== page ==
In the history of the world there have been, probably, tens of thousands of different religions. There is a well-intentioned pious belief that they are all fundamentally identical. In terms of an underlying psychological resonance, there may indeed be important similarities at the cores of many religions, but in the details of ritual and doctrine, and the apologias considered to be authenticating, the diversity of organized religions is striking. Human religions are mutually exclusive on such fundamental issues as:

1. one god versus many;

2. the origin of evil;

3. reincarnation;

4. idolatry;

5. magic and witchcraft;

6. the role of women;

7. dietary proscriptions;

8. rites of passage;

9. ritual sacrifice;

10. direct or mediated access to deities;

11. slavery;

12. intolerance of other religions; and

13. the community of beings to whom special ethical considerations are due.

We do no service to religion in general or to any doctrine in particular if we paper over these differences. Instead, I believe we should understand the world views from which differing religions derive and seek to understand what human needs are fulfilled by those differences.

********************************************************************

End of citation. Originally, paragraph was unbroken. I broke it to add a numbered list for the issues he mentioned in order to help bring them out and help refer to them in this thread.

Reposting to avoid confusion with other comments in first posting . . .
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Dennis10458
Posted: Jan 12 2008, 12:37 PM
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To re-start this conversation, I want to repeat a couple of quotes from the first post and add some links to some other sites with good germane quotes:

Science IS my religion! (Christian Hyugens - believed to be the first person to have seen the rings of Saturn.)

I have to BUH-LEAVE in my science! (one of my favorite - if not THE favorite - line from X-Files, Scully)

http://www.rent-a-cloud.com/quotations.php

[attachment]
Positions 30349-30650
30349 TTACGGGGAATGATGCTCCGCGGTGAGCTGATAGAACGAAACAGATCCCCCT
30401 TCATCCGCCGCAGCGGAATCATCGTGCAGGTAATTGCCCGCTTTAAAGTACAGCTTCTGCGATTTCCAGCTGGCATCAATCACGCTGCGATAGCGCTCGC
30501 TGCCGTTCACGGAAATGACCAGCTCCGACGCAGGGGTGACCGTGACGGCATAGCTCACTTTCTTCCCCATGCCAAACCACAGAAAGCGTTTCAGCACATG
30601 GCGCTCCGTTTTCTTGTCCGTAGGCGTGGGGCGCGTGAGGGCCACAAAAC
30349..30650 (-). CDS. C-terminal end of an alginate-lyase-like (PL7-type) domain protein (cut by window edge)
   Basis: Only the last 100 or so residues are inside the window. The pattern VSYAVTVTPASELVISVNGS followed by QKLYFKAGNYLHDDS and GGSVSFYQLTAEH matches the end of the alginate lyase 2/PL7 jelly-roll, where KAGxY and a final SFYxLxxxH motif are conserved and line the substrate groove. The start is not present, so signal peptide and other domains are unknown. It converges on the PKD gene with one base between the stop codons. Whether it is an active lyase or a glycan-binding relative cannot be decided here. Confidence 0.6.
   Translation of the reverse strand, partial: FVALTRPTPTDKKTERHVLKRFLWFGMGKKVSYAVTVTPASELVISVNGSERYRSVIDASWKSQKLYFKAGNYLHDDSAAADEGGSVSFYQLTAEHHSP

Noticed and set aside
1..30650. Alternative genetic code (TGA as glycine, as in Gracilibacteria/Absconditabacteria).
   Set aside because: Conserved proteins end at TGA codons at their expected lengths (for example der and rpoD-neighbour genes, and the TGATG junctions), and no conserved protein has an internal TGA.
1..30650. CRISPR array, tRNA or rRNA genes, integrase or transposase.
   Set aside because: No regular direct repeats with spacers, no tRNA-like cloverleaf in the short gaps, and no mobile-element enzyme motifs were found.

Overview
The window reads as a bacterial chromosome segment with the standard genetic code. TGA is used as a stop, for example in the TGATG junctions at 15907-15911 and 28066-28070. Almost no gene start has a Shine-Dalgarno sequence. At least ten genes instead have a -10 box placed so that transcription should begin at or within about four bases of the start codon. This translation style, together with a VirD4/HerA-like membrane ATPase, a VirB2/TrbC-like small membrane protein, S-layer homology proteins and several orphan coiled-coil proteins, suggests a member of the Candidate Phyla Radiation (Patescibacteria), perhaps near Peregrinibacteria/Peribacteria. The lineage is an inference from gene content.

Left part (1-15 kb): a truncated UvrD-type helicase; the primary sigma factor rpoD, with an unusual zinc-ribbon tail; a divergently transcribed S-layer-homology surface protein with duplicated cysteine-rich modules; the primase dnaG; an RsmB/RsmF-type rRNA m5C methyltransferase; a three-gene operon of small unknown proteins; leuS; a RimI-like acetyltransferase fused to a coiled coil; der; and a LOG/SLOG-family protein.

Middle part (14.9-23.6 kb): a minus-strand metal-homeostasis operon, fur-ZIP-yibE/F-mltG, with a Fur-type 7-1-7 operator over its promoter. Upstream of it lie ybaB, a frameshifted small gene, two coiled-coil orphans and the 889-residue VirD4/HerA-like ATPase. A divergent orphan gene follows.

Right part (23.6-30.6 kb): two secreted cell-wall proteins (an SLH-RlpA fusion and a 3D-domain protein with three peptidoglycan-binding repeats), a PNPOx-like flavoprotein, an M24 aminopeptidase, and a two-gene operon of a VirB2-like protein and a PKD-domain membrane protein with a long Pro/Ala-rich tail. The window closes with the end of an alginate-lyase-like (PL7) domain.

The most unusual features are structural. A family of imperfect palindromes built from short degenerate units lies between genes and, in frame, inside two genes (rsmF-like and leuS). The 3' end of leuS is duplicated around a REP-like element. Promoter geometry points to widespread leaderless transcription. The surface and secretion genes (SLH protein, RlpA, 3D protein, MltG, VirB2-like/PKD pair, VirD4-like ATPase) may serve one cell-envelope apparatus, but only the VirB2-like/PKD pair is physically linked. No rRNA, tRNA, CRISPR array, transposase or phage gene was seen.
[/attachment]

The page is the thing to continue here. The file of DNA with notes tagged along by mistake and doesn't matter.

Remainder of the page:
http://www.heartquotes.net/Einstein.html

A google search for a not-entirely-correctly recollected Einstein quote yielded the two links above. If you search for keywords on those pages like miracle, science, faith, religion etc., you find some interesting quotes . . . The two I want to cite here are:

Albert Einstein
There are two ways to live your life - one is as though nothing is a miracle, the other is as though everything is a miracle.


Walt Whitman
I know of nothing but miracles.

Also, from the first post:

What is "religion"?

(at the risk of sounding - or even BEING - pedantic) Religion is a 7-letter, 3-syllable word.

I repeat this thought to help establish the direction I would like this thread to take with a wide, ecclectic scope . . .

Religion has multiple meanings. Even in the paragraph I cited from Carl Sagan (reposted at http://z7.invisionfree.com/Vanguard_Statio...topic=171&st=39 to avoid confusion), each instance of the word "religion" (emphasize with underscores for convenience) strikes me as having a slightly different meaning. One meaning of religion is "groups of people who identify themselves with the same religious name and ostensibly hold the same icons dear, and the same beliefs dear".

Some of these sets of icons and beliefs which are called religions have persisted over centuries and have attained world-class status, in no particular order:

1. Taoism

2. Judaism

3. Christianity

4. Islam

5. Buddhism

6. Hindu


If Seals and Crofts' "Nine Houses" opening lyric (Nine houses that faith built) is any indication, I should look for at least 3 more . . .

Nevermind the Branches of each of these . . . e.g. Branches of Islam, Sunni, Shiite, Sufi

In 1973, I tried door-to-door sales of Bible reference sets to make money for college. On that trek, I walked past a building that was obviously a church, before I saw the sign. The name of the church was "Church of the Open Door". The minister let me in his house and ate and visited. He and his family were very nice. It was a one-congregation denomination the name of which was derived from a single Bible verse . . . The Bible has 1,250,000 words approximately, and 100,000 sentences, also approximately. I wonder how many sects are possible . . .

So, subsects not withstanding, if my reading of the cited Sagan paragraph is on target, individuals in each of these "religions" will have views on the various issues listed by Sagan, and the views on these issues will be somewhat consistent among individual members . . .